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Home / Industry / Media /  Film review: 'Alita: Battle Angel' is only fitfully thrilling

When a film boasts a formidable team comprising writer/ producer James Cameron (Terminator, Avatar) and director Robert Rodriguez (Sin City) uniting for the adaptation of Yukito Kishiro's manga, its time to sit up and take notice. Set in the post-apocalyptic year of 2563, the science-fiction fantasy adventure follows Alita, a cyborg rescued from a garbage dump and resurrected by cyber surgeon Dyson Ido (Christoph Waltz). But Alita (Rosa Salazar, with CG embellishments) has no memory of her origins or past.

Alita swings from sweet, wide-eyed and wondering to a killing machine when placed in conflict situations. Living in Iron City, under the guardianship of Ido, Alita makes friends and enemies, falls in love, rediscovers her purpose and comes to terms with her identity.

The residents of Iron City are obsessed with a violent speed and skill-based sport called Motorball. The top prize for the champion is a pass to the hallowed floating city of Zalem that hovers above the dump yard. Alita’s friend Hugo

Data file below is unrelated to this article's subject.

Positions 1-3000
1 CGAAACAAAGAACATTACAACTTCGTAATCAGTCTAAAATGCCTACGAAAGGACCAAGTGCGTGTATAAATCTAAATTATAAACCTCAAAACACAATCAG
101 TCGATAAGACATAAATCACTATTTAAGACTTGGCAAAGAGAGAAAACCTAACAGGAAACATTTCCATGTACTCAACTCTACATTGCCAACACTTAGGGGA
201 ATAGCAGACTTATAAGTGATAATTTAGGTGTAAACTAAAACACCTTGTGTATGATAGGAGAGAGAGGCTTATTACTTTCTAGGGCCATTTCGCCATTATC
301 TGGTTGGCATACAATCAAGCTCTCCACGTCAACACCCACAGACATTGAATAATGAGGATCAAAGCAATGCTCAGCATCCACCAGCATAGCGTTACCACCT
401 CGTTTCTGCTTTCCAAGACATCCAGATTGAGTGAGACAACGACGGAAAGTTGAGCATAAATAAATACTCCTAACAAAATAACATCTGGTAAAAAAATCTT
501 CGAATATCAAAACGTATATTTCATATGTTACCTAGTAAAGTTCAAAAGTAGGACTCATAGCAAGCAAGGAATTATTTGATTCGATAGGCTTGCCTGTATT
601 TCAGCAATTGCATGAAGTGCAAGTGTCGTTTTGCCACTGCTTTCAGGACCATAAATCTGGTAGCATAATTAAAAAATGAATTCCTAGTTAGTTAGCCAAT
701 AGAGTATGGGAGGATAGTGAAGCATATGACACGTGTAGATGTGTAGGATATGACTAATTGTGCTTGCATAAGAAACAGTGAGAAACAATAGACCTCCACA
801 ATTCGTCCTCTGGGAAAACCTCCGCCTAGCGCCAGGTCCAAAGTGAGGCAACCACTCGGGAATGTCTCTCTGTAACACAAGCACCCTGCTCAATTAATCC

(Keean Johnson) introduces her to the sport and to the dream of a better life. But this also sets her on a collision course with Vector (Mahershala Ali) and his co-conspirator, and Ido’s ex-wife, Chiren (Jennifer Connelly). Not only does Vector run the Motorball contest but he is also a conduit for Zalem scientist Nova (Edward Norton).

Rodriguez’s film spikes only in parts – mostly during the high-energy, Hunger Games-style Motorball tournaments. In fact, a lot of Alita: Battle Angel feels like stuff one has seen before. The emotional undertow is pointlessly heavy. Scenes such as Alita’s challenge to a bar full of Hunter-Warriors (bounty hunters) might have been more enjoyable with an injection of humour.

The actors too are short-changed. Waltz is mostly somnambulant and Ali is highly underutilised. The story is disjointed, with several plot points left hanging (what is Zalem really like, what is Nova’s motivation, why is Alita so quick to fall for Hugo and so slow to care about her origins, etc). As a computer graphics-intensive, 3D-enhanced adaptation of Alita’s world, this cyber-story should give manga fans plenty to deconstruct.

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